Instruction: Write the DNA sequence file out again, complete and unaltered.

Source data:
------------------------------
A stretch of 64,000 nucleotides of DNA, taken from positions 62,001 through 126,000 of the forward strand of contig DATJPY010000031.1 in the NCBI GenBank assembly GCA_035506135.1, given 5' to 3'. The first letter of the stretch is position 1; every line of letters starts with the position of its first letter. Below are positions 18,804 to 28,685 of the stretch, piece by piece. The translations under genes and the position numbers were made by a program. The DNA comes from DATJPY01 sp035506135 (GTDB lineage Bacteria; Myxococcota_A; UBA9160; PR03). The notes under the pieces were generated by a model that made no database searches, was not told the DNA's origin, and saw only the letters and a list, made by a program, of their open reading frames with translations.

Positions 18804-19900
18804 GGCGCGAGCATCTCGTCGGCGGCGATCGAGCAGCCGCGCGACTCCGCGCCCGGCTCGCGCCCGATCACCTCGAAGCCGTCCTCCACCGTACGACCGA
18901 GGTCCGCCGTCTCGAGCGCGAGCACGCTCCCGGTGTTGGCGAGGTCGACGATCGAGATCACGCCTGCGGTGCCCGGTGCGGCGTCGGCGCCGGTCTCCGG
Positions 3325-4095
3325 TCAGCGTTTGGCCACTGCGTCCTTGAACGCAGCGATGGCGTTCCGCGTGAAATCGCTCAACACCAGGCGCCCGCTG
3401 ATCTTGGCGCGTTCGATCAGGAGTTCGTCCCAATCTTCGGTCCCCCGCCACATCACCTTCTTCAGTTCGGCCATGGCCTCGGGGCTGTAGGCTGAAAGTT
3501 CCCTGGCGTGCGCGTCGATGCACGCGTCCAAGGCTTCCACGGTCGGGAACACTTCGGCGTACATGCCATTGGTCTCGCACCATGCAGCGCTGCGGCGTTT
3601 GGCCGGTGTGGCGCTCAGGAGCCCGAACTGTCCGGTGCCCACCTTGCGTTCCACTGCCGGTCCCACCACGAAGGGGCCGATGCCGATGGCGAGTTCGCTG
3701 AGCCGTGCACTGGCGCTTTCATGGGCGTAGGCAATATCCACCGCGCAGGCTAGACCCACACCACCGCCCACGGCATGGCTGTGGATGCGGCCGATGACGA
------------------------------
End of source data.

A stretch of 64,000 nucleotides of DNA, taken from positions 62,001 through 126,000 of the forward strand of contig DATJPY010000031.1 in the NCBI GenBank assembly GCA_035506135.1, given 5' to 3'. The first letter of the stretch is position 1; every line of letters starts with the position of its first letter. Below are positions 18,804 to 28,685 of the stretch, piece by piece. The translations under genes and the position numbers were made by a program. The DNA comes from DATJPY01 sp035506135 (GTDB lineage Bacteria; Myxococcota_A; UBA9160; PR03). The notes under the pieces were generated by a model that made no database searches, was not told the DNA's origin, and saw only the letters and a list, made by a program, of their open reading frames with translations.

Positions 18804-19900
18804 GGCGCGAGCATCTCGTCGGCGGCGATCGAGCAGCCGCGCGACTCCGCGCCCGGCTCGCGCCCGATCACCTCGAAGCCGTCCTCCACCGTACGACCGA
18901 GGTCCGCCGTCTCGAGCGCGAGCACGCTCCCGGTGTTGGCGAGGTCGACGATCGAGATCACGCCTGCGGTGCCCGGTGCGGCGTCGGCGCCGGTCTCCGG
Positions 3325-4095
3325 TCAGCGTTTGGCCACTGCGTCCTTGAACGCAGCGATGGCGTTCCGCGTGAAATCGCTCAACACCAGGCGCCCGCTG
3401 ATCTTGGCGCGTTCGATCAGGAGTTCGTCCCAATCTTCGGTCCCCCGCCACATCACCTTCTTCAGTTCGGCCATGGCCTCGGGGCTGTAGGCTGAAAGTT
3501 CCCTGGCGTGCGCGTCGATGCACGCGTCCAAGGCTTCCACGGTCGGGAACACTTCGGCGTACATGCCATTGGTCTCGCACCATGCAGCGCTGCGGCGTTT
3601 GGCCGGTGTGGCGCTCAGGAGCCCGAACTGTCCGGTGCCCACCTTGCGTTCCACTGCCGGTCCCACCACGAAGGGGCCGATGCCGATGGCGAGTTCGCTG
3701 AGCCGTGCACTGGCGCTTTCATGGGCGTAGGCAATATCCACCGCGCAGGCTAGACCCACACCACCGCCCACGGCATGGCTGTGGATGCGGCCGATGACGA